Following a reference from the OFT to the Competition Commission, Getty Images has abandoned its acquisition of Rex Features. In a deal that looked to form an editorial superpower, where did it all go wrong? Zoe Hare reports.
Who: Getty Images Ltd and Rex Features Ltd
When: 21 July 2010
Where: Office of Fair Trading and Competition Commission
Law stated as at: 27 August 2010
On 8 July 2010, the Office of Fair Trading ("OFT") announced that it had decided to refer the acquisition of Rex Features Limited ("Rex") by Getty Images ("Getty") to the Competition Commission ("CC"). However, shortly after on 21 July it was announced that the acquisition had been abandoned and thus the CC's investigation was no longer necessary.
Getty and Rex are two of the largest suppliers of photographic images for editorial use by publications in the UK.
Under UK merger control, the OFT may claim jurisdiction to investigate a merger where:
(a) the target's turnover exceeds £70 million; or
(b) as a result of the transaction and considering the newly merged companies, in relation to the supply of goods or services, a 25 per cent share of supply in the UK (or a substantial part thereof) is created or enhanced.
While Rex's turnover did not satisfy the £70 million threshold, the OFT considered that, post-merger, the parties would have a combined share in the UK of more than 25 per cent in the supply of archive images.
"Substantial lessening of competition" risk
Having investigated the merger, the OFT considered that there was a realistic prospect that the merger may result in the substantial lessening of competition within the market in the UK, on the following basis:
(a) Getty and Rex are close competitors;
(b) Getty has significant market power in the supply of both archive and current editorial images;
(c) the exit of Rex, an independent competitor, from the market could enable Getty to increase its prices for customers; and
(d) the OFT received a number of concerns from third parties, including key publishers and customers, regarding the impact of the transaction.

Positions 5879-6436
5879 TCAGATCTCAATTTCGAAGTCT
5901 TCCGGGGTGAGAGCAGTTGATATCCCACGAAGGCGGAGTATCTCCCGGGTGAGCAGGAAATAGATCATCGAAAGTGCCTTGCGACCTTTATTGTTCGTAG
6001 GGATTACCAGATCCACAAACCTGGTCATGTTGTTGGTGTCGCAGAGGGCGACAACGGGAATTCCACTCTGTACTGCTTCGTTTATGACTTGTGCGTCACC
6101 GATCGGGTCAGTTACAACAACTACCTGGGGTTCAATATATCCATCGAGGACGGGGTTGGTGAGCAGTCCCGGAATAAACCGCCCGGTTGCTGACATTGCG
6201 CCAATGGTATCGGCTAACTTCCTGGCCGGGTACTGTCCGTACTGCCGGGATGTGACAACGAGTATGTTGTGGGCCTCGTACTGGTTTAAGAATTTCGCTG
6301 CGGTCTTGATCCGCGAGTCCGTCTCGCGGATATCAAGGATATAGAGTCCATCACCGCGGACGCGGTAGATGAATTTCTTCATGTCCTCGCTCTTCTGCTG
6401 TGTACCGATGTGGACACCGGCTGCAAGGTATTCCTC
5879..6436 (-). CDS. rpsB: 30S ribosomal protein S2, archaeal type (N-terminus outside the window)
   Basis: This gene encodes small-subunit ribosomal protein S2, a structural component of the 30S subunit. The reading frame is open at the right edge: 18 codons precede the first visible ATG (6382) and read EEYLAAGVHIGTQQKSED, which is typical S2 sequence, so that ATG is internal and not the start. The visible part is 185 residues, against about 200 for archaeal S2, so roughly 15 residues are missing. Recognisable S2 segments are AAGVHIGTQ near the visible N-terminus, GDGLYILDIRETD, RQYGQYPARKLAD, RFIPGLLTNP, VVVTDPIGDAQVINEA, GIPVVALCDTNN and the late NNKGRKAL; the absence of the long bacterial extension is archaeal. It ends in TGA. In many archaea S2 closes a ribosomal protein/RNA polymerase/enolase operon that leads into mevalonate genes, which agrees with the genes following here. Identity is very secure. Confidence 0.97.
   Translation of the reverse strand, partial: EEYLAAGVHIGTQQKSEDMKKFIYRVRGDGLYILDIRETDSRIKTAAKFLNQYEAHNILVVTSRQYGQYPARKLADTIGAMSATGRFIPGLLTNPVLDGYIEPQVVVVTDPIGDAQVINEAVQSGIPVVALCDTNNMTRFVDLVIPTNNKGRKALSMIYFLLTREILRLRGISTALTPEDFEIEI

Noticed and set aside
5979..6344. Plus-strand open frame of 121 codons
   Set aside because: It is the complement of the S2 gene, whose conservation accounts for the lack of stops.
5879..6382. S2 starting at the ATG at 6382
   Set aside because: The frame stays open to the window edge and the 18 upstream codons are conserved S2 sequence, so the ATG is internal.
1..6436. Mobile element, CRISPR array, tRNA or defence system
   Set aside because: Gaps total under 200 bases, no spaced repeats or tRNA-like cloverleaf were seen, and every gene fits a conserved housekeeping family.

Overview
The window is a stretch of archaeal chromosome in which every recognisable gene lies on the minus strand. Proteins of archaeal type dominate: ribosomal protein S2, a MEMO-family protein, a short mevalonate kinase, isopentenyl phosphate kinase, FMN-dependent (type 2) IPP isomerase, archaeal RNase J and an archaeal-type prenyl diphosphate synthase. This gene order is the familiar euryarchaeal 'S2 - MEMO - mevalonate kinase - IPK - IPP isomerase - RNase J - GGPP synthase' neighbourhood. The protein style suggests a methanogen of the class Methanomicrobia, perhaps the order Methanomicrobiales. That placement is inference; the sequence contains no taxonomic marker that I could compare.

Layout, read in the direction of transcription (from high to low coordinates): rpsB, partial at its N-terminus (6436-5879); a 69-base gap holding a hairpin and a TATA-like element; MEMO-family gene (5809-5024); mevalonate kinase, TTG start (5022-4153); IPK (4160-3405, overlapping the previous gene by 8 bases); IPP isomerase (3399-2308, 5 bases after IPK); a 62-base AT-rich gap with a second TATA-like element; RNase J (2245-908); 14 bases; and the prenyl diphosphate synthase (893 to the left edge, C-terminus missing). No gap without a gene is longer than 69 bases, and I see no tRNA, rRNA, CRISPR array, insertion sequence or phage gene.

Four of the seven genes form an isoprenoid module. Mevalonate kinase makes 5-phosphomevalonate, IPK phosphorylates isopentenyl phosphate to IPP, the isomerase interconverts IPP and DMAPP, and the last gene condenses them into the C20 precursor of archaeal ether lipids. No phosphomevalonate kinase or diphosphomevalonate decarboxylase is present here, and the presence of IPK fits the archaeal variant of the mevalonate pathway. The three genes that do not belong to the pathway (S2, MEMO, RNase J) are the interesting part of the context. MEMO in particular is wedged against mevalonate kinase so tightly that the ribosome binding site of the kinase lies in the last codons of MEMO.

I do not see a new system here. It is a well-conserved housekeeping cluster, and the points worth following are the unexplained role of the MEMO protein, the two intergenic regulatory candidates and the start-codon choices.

Where the OFT considers there to be potential for the lessening of competition, under UK law, the OFT has a statutory duty to make a reference to the CC for further analysis. Accordingly, on 8 July, the merger was referred.
The process of investigation by the CC is a lengthy one. The CC is given a 24 week statutory deadline within which to investigate, analyse and report on the merger. Therefore, in this case, the deadline was set at 23 December 2010.
However, on 21 July it was announced that the proposed acquisition had been abandoned. The CC has therefore stopped its investigation, having received assurances from Getty that the transaction will not be going ahead. A spokesperson for Getty said:
"Given the distraction that this next phase could potentially bring to both Getty Images and Rex Features and the parties' desire to focus their business resources on the production and delivery of high-quality services to their customers, we have decided not to pursue this acquisition any further."
Why this matters:
The OFT’s initial investigation raised concerns over whether the transaction would lessen competition in the market. It considered that there may not be sufficient constraint from existing agencies or new entrants into the market to replace the loss of a competitor, and thus Getty would be able to extend its already strong market position.
However, in the end, Getty decided to pull out of the deal rather than face a long and in-depth investigation by the CC. A spokesperson for Rex stated:
"Although the [CC] may ultimately have cleared the deal, we feel that the six- to eight- month process… would be too disruptive and unsettling for our loyal staff and suppliers who have already had to endure weeks of uncertainty."
This outcome is becoming increasingly more common. Parties wishing to merge are often unaware of the considerable delay and uncertainty a merger notification can cause.
As this case demonstrates, the OFT remains active is all sectors and is committed to the preservation of competition and fair prices for consumers. Companies wishing to join forces with competitors need to be aware that deals which benefit them may not benefit consumers and, in those circumstances, the competition authorities are not afraid to investigate.
Osborne Clarke, London